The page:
“One of the things that will be happening next year is we move the dugouts a little farther down the line as part of our restoration plan, which we’ve talked about for years,” Kenney explained. “The netting will get pulled a little farther toward the foul poles as a result of the dugouts moving.
“We’ve studied the spray charts for where the balls are heading and obviously, we’ve been pulling the nets further and further along from where they were.”
Kenney went on to acknowledge that mobile phones and various other distractions have heightened the need for the added netting, which is a cloud I’m sure more than than a couple old men will shake their fists at. But I’d be willing to bet that if people didn’t otherwise know about this ahead of time, they wouldn’t even notice the changes next season.
I’ve shared some thoughts on this matter before, but I feel compelled to further my take just a bit. I agree that folks need to be vigilant when sitting in seats where foul balls might be in play and that there’s an assumed risk nearly everywhere in most parks. At the same time, it’s nigh impossible to protect yourself from a batted ball traveling in excess of 100 mph.
Yes, Billy Badass, even you would have trouble making a play on that.
Don’t give me some nonsense about the small percentage of fans who are actually injured by foul balls or thrown bats each year. The point is that even one is too many and that adding a small measure of prevention is worth the incredibly nominal cost, be it to the team or to your sight lines. Maybe I’m going soft in my old age, but I’m just not big on seeing someone blasted in the face by a baseball.
I can assure you that such an event would have a far greater negative impact on my viewing pleasure than having to look through a net will. You may be made of sterner stuff than I, though, able to shrug out the threat of serious bodily injury by quoting Happy Gilmore: “He shouldn’t’ve been sitting there.”
But if that’s your position, I suggest you head to your local empathy store and see if they’ve still got any in stock. It should only take a little bit, I promise. Now if you’ll excuse me, I need to climb down from my soapbox here.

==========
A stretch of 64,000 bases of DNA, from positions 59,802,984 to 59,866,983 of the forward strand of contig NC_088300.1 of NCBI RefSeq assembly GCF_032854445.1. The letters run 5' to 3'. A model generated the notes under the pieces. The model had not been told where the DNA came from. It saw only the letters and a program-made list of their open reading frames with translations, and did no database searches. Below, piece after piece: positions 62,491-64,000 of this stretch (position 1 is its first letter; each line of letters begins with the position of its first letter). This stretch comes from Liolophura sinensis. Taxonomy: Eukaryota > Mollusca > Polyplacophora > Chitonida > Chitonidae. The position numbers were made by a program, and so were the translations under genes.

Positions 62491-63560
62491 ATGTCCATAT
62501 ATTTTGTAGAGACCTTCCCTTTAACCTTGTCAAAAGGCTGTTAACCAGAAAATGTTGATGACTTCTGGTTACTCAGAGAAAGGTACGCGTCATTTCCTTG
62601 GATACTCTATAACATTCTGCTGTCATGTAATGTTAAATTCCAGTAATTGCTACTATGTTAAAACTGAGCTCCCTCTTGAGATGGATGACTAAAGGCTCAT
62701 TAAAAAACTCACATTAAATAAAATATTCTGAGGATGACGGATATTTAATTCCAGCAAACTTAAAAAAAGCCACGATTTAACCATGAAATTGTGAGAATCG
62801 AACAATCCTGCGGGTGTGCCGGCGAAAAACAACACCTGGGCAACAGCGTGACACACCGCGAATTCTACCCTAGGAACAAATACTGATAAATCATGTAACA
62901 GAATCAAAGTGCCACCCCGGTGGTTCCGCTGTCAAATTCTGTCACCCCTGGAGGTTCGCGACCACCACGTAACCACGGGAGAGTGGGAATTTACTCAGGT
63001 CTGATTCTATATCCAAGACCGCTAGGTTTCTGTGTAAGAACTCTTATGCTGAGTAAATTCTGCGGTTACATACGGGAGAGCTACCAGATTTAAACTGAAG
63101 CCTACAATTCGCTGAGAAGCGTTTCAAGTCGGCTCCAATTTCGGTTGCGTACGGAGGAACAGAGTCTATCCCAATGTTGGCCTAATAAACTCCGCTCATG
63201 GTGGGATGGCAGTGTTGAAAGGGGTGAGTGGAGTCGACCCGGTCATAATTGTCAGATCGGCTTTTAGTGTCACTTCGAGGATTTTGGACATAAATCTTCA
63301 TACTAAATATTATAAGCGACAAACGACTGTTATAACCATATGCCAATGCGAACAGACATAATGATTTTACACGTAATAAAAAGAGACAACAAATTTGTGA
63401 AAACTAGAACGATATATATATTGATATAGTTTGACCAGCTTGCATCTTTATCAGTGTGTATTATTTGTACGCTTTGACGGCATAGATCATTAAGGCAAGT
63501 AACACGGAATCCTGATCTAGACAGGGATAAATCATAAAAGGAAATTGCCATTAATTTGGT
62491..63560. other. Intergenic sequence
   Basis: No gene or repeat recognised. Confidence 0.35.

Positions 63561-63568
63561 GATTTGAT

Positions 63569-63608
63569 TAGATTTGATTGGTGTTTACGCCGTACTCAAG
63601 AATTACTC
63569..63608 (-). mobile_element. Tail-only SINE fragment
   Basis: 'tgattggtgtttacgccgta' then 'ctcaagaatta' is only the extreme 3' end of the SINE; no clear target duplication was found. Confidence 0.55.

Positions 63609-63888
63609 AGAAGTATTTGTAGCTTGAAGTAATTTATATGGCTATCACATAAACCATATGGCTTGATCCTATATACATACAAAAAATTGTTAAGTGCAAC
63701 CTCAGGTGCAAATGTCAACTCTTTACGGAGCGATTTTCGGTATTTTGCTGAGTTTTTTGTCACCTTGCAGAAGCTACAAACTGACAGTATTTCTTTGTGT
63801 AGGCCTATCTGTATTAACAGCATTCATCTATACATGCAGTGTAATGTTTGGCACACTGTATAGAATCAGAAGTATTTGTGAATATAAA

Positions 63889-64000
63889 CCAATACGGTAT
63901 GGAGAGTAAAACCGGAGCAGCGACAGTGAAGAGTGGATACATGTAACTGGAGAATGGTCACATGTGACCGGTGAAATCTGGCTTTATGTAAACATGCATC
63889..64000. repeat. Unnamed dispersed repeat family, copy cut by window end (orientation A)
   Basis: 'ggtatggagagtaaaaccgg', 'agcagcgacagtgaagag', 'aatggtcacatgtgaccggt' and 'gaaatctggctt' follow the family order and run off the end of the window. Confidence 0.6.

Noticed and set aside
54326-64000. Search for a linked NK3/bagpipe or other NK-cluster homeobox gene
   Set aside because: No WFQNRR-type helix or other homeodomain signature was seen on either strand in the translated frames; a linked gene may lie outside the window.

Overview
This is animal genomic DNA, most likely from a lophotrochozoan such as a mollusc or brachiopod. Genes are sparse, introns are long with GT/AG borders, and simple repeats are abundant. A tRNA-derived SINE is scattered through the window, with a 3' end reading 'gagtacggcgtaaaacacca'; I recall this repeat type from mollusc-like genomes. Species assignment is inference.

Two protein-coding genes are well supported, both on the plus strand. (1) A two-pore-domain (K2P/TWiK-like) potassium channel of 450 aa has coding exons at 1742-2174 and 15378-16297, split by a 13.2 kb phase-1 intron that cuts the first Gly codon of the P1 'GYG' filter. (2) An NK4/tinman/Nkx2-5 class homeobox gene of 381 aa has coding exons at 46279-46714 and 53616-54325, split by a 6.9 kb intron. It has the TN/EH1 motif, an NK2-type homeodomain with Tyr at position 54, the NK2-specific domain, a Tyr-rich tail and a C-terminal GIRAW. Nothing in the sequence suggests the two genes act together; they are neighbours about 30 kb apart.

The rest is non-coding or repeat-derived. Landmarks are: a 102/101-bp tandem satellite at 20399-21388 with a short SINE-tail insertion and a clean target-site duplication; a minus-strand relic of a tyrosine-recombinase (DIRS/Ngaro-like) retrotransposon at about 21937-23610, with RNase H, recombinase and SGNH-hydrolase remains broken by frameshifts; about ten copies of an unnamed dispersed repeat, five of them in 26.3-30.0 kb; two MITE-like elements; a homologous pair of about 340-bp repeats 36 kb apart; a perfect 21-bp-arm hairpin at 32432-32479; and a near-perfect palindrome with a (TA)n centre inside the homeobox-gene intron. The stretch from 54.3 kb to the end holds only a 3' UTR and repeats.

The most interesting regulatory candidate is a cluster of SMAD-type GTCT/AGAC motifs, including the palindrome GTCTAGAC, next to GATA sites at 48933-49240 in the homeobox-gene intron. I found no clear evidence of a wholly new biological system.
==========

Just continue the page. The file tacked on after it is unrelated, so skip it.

Somewhat buried in the talk of the nets was the idea that the Cubs are moving ahead with their plan to move the dugouts down the line a bit as part of ongoing renovation efforts. Wrigley has resembled the Winchester Mystery House these last few years as the efforts have to modernize the ballpark and the surrounding properties seem never-ending.
The plan — which is different from The Plan — is to have everything finished by 2020, which Kenney confirmed is when the Cubs are lobbying to bring the All-Star Game back to Wrigley Field. And by that I mean they’re lobbying now to get the game then, not that they’re waiting until they can see more clearly (get it?) through the construction dust.
More news and notes
- Bryce Harper was activated off the DL Tuesday, which is pretty remarkable when you think of how nasty-looking his knee injury was. I was certain he’d blown it out completely, but it turned out to be just a bone bruise. Harper went 0-for-2 with a walk in his first game back.
- The Cards are still 2.5 games behind the Rockies for the second Wild Card spot, which means they’ll need to go at least 3-2 while the Rox go 0-4 to finish the season. And the Cardinals play the Brewers after this set with the Cubs. As much as I dig sudden-death baseball when my team is not involved, I’d just as soon see the Cards eliminated sooner.